With precipitous hemorrhage the immediate effects of volume depletion are more important than the loss of circulating red blood cells. Only when blood loss is relatively slow and the total blood volume is maintained by natural or artificial means does anemia become a problem. How much of a problem depends on a number of variables, including the patient’s general physical condition, the nature of the complicating illness, the ability of the cardiovascular system to compensate, and the flow characteristics of vital vascular pathways.1
While the change in hematocrit after hemorrhage occurs relatively slowly, there can be a rapid increase in the numbers of circulating leukocytes and platelets during the bleeding episode. The leukocyte count can rise to levels between 10,000 and 30,000/µl (10 and 30 × 109/liter) within a few hours as a result of a shift of marginated leukocytes into the circulation and a release of white cells from the marrow. The platelet count can rise to levels approaching 1,000,000/µl (1000 × 109/liter). In severe hemorrhage accompanied by shock and tissue hypoxia, immature elements—metamyelocytes, myelocytes, and nucleated red blood cells—may enter the circulation.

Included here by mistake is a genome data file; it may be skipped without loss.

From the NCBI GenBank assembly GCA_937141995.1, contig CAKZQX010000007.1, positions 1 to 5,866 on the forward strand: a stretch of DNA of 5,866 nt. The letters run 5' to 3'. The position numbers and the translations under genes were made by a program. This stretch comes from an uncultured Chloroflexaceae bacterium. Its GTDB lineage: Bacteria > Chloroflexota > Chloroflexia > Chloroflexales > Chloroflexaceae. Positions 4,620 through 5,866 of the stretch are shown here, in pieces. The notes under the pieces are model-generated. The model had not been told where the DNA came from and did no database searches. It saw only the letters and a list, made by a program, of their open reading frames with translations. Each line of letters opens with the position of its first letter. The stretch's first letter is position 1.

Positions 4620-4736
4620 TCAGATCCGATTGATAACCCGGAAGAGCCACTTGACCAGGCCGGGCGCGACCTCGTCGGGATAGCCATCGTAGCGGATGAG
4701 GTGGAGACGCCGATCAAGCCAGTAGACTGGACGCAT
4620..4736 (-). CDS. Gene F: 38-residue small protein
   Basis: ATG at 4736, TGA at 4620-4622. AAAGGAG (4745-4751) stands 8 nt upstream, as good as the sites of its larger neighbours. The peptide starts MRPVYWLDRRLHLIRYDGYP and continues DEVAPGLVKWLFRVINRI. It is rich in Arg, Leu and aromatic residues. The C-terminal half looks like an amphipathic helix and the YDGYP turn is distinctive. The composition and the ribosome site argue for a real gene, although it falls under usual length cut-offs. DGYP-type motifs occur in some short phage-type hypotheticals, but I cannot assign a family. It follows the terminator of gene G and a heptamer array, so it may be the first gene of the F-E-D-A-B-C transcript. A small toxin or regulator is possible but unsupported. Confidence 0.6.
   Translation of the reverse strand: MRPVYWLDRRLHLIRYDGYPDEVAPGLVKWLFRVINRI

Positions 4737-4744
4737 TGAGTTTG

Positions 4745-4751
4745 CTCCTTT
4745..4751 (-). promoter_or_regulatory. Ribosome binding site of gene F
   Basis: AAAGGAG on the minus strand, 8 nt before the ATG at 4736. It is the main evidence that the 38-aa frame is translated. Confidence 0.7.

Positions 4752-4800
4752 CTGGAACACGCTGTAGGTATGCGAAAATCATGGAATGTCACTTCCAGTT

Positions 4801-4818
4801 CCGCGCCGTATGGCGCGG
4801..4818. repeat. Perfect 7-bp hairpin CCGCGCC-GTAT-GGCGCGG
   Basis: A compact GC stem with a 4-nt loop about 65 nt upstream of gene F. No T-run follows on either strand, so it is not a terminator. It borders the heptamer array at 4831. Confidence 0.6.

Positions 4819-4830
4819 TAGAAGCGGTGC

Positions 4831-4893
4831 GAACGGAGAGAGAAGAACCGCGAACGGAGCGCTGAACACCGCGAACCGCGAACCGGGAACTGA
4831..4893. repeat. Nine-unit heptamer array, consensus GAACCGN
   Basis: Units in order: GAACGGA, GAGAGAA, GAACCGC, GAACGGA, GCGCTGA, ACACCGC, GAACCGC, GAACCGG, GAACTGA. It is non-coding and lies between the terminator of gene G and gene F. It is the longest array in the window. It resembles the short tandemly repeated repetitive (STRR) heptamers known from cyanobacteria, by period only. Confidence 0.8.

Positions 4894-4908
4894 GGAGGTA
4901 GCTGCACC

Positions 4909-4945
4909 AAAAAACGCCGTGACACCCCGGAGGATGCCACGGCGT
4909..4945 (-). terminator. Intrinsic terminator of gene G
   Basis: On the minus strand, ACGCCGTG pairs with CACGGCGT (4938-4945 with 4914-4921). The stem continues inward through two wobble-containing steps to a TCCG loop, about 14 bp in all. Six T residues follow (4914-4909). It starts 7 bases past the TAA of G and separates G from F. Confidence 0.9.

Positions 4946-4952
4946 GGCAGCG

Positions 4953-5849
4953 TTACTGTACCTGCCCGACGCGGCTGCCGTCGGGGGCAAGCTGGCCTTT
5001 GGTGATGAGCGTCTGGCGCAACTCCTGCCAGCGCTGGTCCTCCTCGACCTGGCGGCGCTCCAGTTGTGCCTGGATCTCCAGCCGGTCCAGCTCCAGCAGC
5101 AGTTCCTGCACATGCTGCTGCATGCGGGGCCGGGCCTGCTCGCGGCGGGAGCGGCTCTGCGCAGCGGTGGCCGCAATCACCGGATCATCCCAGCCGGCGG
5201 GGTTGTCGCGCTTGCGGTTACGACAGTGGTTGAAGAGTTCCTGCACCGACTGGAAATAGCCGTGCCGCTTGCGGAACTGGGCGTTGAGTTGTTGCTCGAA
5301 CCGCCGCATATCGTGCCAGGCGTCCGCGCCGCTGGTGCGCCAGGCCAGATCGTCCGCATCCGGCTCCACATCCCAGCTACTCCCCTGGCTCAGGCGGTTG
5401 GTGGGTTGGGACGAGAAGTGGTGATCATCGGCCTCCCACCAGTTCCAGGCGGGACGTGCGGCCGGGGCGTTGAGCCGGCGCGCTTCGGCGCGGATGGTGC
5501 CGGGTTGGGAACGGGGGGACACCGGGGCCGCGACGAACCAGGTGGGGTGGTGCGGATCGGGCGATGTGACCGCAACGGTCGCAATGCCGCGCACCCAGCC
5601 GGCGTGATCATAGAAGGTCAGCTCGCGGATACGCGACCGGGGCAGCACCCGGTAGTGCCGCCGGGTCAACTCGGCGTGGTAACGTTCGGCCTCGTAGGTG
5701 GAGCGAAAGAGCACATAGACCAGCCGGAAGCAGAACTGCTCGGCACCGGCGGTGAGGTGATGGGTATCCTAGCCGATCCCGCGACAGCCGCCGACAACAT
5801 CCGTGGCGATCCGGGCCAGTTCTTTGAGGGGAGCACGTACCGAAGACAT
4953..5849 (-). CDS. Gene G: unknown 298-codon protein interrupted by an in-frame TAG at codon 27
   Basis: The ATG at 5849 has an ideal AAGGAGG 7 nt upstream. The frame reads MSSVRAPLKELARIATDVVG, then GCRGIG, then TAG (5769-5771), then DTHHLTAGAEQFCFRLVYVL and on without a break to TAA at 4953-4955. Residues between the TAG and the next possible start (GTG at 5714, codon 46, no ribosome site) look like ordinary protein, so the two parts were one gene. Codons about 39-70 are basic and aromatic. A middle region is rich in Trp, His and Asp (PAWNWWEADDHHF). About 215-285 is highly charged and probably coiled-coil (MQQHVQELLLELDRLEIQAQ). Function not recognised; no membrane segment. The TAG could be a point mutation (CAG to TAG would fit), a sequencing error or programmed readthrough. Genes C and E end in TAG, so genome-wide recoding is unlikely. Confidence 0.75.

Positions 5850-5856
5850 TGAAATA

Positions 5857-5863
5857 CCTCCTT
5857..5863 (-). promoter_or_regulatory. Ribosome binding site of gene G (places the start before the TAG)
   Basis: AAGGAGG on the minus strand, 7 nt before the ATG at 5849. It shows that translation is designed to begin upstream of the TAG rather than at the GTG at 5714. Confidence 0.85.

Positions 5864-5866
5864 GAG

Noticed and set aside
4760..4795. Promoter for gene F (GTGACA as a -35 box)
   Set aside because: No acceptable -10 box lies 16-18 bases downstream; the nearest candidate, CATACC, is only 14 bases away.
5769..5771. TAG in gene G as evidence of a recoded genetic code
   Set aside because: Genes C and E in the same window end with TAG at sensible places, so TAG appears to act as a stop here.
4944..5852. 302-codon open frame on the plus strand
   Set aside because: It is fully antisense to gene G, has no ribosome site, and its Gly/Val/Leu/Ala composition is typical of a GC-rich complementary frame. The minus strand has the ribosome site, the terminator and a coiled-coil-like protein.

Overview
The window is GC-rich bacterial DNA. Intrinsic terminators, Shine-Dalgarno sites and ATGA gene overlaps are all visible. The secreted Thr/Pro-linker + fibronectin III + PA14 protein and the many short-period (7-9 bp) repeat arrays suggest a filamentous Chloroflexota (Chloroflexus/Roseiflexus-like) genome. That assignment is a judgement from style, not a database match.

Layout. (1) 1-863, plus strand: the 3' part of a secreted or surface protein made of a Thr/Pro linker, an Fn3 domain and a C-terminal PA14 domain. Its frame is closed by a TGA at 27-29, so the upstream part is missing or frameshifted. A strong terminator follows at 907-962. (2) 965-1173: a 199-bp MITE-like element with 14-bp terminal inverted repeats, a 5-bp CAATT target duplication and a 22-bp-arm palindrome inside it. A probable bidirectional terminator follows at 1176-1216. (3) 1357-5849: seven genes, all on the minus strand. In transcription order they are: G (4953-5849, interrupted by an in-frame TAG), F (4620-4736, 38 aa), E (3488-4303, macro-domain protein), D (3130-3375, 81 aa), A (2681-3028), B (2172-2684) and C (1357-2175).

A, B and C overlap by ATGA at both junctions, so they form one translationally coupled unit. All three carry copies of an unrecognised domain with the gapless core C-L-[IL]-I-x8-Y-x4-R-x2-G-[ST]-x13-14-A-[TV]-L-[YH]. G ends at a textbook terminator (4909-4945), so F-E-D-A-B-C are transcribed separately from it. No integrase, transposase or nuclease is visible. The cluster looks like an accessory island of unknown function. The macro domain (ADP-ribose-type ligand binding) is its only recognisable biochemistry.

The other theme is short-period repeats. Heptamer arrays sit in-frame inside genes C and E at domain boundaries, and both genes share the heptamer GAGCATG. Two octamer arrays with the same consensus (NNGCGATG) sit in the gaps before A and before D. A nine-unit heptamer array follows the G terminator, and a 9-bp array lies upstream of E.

As there is no ready reserve of mature red cells to replace the lost red cell mass, oxygen supply to tissues is initially maintained by a shift in the hemoglobin oxygen dissociation curve and adjustments in cardiovascular dynamics. With sudden blood volume loss, there is reflex arteriolar constriction in oxygen-insensitive areas such as skin and kidneys and a decrease in vascular resistance in sensitive organs where oxygen delivery is essential. At the tissue level, changes in pH result in a shift of the oxygen dissociation curve to the right, the Bohr effect, and a greater release of oxygen. Over the next several hours and days, red cell levels of 2,3-bisphosphoglycerate (2,3-BPG) increase to sustain the shift in the curve. Although this mechanism may be of importance in chronic anemias,16 its effectiveness as a compensatory mechanism immediately after a hemorrhage remains to be defined. Plasma levels of erythropoietin also increase according to the severity of the anemia; a linear fall in the hemoglobin is accompanied by a logarithmic rise in plasma erythropoietin.17 This hormone is responsible for the subsequent increase in red cell production by the erythroid marrow (see Chap. 29).